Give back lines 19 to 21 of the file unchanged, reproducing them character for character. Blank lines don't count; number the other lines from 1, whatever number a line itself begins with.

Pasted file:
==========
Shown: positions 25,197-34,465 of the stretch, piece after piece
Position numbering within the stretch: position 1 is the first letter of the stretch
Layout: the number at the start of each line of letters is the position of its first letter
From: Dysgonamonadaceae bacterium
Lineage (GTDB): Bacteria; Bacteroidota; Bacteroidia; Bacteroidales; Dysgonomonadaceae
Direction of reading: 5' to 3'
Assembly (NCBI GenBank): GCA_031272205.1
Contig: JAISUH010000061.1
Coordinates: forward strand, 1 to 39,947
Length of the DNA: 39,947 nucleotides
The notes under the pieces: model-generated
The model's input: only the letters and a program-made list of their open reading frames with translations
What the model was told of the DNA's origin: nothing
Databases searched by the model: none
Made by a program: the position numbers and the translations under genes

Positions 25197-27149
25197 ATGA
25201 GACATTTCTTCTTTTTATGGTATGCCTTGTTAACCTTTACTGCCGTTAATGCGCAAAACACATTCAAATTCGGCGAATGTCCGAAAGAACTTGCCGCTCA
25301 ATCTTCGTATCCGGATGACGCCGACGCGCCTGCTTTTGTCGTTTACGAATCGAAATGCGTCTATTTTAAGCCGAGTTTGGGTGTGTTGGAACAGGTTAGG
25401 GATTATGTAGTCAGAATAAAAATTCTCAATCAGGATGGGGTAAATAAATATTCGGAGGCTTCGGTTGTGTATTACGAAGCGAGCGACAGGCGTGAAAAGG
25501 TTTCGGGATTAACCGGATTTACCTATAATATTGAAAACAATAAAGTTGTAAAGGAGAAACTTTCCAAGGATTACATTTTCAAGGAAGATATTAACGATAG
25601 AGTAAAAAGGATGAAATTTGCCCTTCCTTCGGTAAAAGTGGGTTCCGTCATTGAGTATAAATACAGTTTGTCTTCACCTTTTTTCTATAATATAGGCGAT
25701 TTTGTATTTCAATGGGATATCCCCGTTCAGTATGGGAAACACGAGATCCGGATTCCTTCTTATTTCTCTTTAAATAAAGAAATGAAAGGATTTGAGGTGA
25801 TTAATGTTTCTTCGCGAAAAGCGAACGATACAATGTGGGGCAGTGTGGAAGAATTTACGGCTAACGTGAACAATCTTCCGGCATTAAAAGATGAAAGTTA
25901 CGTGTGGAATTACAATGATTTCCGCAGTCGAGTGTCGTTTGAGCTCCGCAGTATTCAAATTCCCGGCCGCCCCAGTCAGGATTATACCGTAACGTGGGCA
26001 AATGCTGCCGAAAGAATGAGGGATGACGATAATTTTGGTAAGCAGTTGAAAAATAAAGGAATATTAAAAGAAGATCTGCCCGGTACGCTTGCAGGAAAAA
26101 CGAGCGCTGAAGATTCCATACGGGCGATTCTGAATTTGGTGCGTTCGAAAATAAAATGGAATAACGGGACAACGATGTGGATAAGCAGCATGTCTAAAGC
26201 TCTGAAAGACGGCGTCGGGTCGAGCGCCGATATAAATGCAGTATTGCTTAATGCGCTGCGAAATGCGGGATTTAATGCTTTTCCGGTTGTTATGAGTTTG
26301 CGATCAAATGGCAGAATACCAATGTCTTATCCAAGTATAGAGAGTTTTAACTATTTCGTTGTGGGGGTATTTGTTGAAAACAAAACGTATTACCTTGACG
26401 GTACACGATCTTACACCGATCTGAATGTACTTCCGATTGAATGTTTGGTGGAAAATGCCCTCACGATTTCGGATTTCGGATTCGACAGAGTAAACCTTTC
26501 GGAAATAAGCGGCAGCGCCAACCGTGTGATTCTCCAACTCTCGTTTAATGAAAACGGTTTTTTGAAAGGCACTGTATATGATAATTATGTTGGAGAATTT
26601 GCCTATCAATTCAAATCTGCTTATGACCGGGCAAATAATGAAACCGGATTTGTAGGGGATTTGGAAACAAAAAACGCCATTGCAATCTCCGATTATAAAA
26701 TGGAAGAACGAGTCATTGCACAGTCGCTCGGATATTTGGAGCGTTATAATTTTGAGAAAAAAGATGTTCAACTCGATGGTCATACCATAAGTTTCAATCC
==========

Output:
25301 ATCTTCGTATCCGGATGACGCCGACGCGCCTGCTTTTGTCGTTTACGAATCGAAATGCGTCTATTTTAAGCCGAGTTTGGGTGTGTTGGAACAGGTTAGG
25401 GATTATGTAGTCAGAATAAAAATTCTCAATCAGGATGGGGTAAATAAATATTCGGAGGCTTCGGTTGTGTATTACGAAGCGAGCGACAGGCGTGAAAAGG
25501 TTTCGGGATTAACCGGATTTACCTATAATATTGAAAACAATAAAGTTGTAAAGGAGAAACTTTCCAAGGATTACATTTTCAAGGAAGATATTAACGATAG